Jordan, United Fruit Company, Central America discussed on Here's The Thing

Here's The Thing
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Automatic TRANSCRIPT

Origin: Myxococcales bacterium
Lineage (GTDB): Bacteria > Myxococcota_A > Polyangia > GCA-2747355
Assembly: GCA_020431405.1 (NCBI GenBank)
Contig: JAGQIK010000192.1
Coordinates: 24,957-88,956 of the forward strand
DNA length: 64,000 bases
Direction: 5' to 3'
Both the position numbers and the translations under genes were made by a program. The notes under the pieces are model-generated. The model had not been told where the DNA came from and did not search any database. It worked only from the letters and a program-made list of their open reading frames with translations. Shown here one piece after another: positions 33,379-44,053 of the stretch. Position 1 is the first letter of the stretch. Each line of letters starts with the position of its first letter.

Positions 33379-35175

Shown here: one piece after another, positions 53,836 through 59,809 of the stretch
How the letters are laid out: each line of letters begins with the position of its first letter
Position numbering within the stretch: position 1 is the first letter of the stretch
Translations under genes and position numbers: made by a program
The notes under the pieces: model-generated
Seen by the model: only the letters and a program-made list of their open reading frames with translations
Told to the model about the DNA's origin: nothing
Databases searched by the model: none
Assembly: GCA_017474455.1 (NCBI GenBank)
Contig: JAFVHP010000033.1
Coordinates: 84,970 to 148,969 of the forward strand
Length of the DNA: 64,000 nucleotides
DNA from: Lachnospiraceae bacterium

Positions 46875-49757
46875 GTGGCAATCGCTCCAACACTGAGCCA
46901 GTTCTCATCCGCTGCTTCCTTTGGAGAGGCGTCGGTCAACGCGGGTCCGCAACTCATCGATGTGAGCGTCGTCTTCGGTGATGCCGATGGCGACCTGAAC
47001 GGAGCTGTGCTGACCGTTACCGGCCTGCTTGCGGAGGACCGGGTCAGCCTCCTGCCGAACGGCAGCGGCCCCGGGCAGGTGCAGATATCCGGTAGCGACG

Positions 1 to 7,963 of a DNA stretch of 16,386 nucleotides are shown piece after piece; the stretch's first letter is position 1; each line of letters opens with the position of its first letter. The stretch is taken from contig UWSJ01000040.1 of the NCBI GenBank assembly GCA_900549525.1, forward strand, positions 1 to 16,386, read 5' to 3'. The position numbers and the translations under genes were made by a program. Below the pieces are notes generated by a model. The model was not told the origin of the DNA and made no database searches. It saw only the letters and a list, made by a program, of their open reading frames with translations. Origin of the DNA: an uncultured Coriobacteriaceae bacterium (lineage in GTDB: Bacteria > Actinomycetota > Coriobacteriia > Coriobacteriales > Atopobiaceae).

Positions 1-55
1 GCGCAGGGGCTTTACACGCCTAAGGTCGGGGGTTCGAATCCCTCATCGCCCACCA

I sort of wandered into the issue as doing an internship between my first and second years of law school and the NGOs with just sorta didn't have enough for me to do. And I really hate that like wasting my time. Well, also, you know, we're all gonna die so minutes important to pay these museum before I turned it with much. Right. That's very exciting. Very admirable. But you've been doing this for how long now. Seven years eight to ten. Yeah. No. I have improved my shelf life by an order of magnitude. I am in IRAs. The hotel California for me as I thought I started or the eagles. And I want the eagle. I'm always down with Beagles. Okay. Eight the fucking eagles, man. No. The basket. Doing overlap befell references trying to hang without skiing. Eagles. So was when when when ends, well, here's what happened. I am really obsessed with officiency going back to my mortality thing a little bit. But I also just like I'm not. It's not about ego for me. Right. I'm not like, oh, I wanna start an organization like actually really didn't go to law school not knowing what they wanna do. And actually went to law school wanting to be a lawyer like I love the practice of law. It's just like, it's it MIR's. How my mind works. Really? Well. Yeah. I don't do that. Really? Why? 'cause that's not a turns out running into organization isn't about like doing the programming of the organization, basically, like I I met with these refugees in Jordan after quitting this internship in Israel, and they all just needed legal assistance. And they were they can't go back to Iraq. Because something terrible happened to them. They can't say Jordan because they have no status. The can't work their kids can't go to school. They can't get healthcare. They could be deported. Anytime never reason. Only one direction they can go, right? And and the process of deciding sort of who gets to go in that direction and how and then who has to like get on a raft across the Mediterranean, or who has to go back to Syria and get killed is just incredibly Listrik super arbitrary really complicated and bureaucratic so I was like, oh, you need a legal advocate like this is a legal process. Your life depends on the outcome. If I were in a legal proceeding and like the death penalty were on the line. The thing I would want the most. Would be a good lawyer. So for example, to distill this part of it down because I want to think about I'm gonna I'm gonna get into this theoretically from where someone can't go back because that means death. I understand them getting all the help they can. But you there should be limitations on immigration in this country. I mean, sure and weird if people who are typically lineup on the opposite side of the issue, where do you think they're right? I think mostly the problem with how we conceptualize immigration policy in this country is that we look at it in a vacuum. I think you can't out. Do you think there should be an open border? Do you think do you think we should let it as many immigrants as possible? I think it's a relevant question. I think as long as we're or think the answer is yes. As long as we continue to overthrow democratically, elected governments and rape countries of their natural resources such that there is no political stability or jobs. I think we shouldn't be surprised when people have to flee those places in show up here where all the resources have landed. So to me like. Long as our economic and foreign policies are what they are. It seems really hard to decouple our border policy if the United States responsible directly. Thirteen exists because we overthrew governments and then deported people back their MS thirteen was deported from L A to El Salvador. I mean, it's just you know, and for decades like for the whole issue ISIS of Central America. We made in the sense that we made it. Sure, like how many democratically elected leaders did the in Central American the eighties like tons like we stabilized that region. And then prior to that, you know, with like United fruit company, we created plantations enslaved the population, we took most of their natural resources and took them here. Like we prevented the growth of local economies. We did everything possible over the last hundred years to these. And now, you know, this whole idea that like, oh, people are only coming because there's no jobs..

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